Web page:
dOUBLE-YELLOWSThe County Council has today advertised new parking restrictions to protect junctions in Nightingale Avenue and in the Hills Road area. Double yellow lines are proposed, to ban parking on corners in Nightingale Avenue, Blinco Grove, Rock Road, Cavendish and Hills Avenues. You can see plans here:

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and here is a scan of the Traffic Regulation Order: PRINT-SERVER-1_Canon020_0739_001

The restrictions have already been proposed to residents as part of an informal consultation. Now the County has advertised making a Traffic Regulation Order which if approved would allow the restrictions to come into force. If you wish to comment for or against the restrictions, please email the County Council by 21st November: [email protected], quoting reference PRO160.

 

New yellow lines to mark junctions

Cars parked on junctions is a frequent complaint. The Highway Code says, in its Waiting and Parking section:

DO NOT PARK opposite or within 10 metres (32 feet) of a junction, except in an authorised parking space

However, this follows a section of fiercer prohibitions starting YOU MUST NOT, so the junction parking words are advisory only. A traffic regulation order for parking restrictons at a junction, followed by yellow lines, would be required to make it an offence to park there.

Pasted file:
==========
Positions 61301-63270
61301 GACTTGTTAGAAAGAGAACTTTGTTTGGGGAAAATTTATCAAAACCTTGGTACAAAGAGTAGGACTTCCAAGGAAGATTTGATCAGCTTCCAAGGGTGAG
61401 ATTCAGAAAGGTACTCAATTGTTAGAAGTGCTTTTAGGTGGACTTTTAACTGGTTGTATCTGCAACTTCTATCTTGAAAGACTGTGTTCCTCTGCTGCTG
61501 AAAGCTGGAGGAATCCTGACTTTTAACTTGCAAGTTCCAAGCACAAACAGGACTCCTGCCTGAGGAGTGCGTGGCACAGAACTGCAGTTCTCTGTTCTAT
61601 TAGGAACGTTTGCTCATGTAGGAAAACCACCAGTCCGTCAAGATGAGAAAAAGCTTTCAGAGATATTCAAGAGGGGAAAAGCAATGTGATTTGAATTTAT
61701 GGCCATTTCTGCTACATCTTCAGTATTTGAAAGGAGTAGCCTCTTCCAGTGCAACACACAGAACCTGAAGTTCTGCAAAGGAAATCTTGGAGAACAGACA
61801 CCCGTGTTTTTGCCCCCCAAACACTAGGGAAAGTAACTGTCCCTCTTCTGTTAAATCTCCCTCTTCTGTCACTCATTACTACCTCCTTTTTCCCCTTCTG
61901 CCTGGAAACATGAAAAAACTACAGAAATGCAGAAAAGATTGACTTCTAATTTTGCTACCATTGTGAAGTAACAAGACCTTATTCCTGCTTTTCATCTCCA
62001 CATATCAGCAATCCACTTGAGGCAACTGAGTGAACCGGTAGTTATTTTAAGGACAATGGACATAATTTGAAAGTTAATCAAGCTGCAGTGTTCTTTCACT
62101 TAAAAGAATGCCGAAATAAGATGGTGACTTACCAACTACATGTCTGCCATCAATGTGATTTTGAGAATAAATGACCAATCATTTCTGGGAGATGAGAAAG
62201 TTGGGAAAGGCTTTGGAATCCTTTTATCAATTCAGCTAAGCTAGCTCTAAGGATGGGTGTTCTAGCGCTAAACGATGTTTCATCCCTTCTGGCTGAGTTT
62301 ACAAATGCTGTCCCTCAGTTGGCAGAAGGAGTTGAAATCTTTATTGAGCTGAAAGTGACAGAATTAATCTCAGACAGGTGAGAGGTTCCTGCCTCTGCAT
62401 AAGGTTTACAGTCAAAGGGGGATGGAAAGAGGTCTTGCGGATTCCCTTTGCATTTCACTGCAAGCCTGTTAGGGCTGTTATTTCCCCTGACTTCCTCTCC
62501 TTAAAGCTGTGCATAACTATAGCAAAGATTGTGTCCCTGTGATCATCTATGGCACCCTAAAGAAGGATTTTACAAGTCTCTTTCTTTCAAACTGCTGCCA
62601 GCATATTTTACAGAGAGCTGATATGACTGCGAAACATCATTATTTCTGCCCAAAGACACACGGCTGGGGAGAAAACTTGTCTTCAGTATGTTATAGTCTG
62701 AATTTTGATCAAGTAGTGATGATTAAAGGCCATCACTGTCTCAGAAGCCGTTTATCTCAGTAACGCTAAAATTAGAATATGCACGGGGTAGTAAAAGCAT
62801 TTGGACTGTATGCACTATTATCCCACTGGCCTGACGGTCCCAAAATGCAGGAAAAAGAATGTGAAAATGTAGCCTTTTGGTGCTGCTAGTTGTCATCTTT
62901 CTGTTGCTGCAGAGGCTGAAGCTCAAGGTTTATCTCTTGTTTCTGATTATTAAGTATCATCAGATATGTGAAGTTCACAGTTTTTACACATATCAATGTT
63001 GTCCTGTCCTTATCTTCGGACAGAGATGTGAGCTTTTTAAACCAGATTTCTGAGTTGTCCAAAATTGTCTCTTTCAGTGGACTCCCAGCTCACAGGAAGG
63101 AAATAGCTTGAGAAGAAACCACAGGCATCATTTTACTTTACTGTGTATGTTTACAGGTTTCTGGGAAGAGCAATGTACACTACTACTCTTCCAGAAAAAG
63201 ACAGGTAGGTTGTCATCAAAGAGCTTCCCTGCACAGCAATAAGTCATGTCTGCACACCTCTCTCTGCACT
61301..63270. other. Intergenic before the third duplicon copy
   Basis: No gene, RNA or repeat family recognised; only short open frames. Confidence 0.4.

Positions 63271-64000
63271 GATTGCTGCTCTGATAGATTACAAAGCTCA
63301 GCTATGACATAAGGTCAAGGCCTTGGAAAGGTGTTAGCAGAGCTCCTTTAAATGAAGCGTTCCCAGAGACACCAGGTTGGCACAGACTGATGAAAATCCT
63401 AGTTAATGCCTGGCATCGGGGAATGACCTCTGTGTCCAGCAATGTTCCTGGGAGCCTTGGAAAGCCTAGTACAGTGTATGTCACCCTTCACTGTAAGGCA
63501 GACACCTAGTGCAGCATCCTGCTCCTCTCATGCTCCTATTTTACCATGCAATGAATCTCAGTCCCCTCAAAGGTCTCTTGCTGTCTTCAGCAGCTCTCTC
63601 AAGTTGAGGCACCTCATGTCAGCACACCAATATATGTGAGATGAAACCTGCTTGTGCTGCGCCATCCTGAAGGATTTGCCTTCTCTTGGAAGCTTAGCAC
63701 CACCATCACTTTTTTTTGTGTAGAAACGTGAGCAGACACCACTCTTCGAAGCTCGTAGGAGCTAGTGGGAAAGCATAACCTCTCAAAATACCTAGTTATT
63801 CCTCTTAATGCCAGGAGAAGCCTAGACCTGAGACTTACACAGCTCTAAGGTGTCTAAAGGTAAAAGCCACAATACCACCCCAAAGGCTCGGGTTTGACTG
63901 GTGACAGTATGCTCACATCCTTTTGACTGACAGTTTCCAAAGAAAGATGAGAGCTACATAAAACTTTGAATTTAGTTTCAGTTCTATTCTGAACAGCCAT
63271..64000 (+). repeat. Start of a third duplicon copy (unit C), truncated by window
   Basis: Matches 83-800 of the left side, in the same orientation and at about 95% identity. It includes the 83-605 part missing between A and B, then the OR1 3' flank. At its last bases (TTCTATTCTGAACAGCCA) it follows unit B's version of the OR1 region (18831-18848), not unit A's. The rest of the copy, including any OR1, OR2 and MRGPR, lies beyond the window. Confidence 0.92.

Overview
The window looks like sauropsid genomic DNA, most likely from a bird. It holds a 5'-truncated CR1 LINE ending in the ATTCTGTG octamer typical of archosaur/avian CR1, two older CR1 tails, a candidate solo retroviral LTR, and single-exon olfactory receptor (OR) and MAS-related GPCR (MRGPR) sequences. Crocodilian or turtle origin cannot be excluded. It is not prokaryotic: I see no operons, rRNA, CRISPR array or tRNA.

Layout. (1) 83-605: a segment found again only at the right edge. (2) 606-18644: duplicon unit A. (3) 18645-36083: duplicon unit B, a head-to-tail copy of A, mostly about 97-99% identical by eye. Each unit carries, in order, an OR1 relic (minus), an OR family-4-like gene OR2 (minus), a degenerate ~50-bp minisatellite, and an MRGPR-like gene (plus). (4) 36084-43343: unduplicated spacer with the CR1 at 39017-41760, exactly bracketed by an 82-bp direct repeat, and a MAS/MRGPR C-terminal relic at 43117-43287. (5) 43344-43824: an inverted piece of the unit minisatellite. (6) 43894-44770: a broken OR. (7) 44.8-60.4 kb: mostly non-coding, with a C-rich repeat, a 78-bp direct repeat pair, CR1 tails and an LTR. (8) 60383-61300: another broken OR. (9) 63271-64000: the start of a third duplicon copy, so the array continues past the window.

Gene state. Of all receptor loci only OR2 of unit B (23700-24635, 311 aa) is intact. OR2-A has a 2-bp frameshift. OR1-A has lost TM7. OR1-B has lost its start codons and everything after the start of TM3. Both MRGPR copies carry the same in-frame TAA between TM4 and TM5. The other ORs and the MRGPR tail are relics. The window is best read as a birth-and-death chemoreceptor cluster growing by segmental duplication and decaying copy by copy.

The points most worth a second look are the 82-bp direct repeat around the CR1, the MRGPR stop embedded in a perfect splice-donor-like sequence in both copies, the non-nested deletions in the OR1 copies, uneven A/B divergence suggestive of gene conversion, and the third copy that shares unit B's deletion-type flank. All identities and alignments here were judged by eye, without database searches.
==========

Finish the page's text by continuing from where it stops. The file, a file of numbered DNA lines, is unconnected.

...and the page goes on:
The County Council has identified several junctions in the Hills Road area and are proposing new parking restrictions which would do just that. These would be yellow lines around the junctions to prevent cars parking too close, blocking the view for traffic and pedestrians and in some cases, obstructing dropped kerbs.

Residents living close to the junctions should have received letters and plans of what is being proposed. This is an informal consultation: if there is general assent then the Council will proceed to advertise these formally. Here are the plans:

Edendale Close and Hinton Ave     Hills Ave and Cavendish Ave     Blinco Grove and Magnolia Close     Blinco Grove and Rock Road

After a year of talking, the County Council unveils its Parking Plan

QUEEN EDITH CHAPEL THIS WEDNESDAY

Most residents of Queen Edith’s will know that parking is a big problem in this area. Lib Dem councillors have for many years been calling for action from Conservative-run Cambridgeshire County Council, the council responsible for parking management and highways.

Last summer the County agreed to set up a parking review group, to look at all of the south of the city, including Queen Edith’s, Trumpington, Romsey and some streets in Coleridge. Cllr Jean Swanson and I attended the first meetingabout a year ago, and since then Cllr Geoff Heathcock has represented Queen Edith’s on that group.

The County officers have visited twice, once to our South Area meeting at my request and again to meet residents in Queen Edith’s. It was made very clear that people were impatient with the long delays and looking for solutions soon.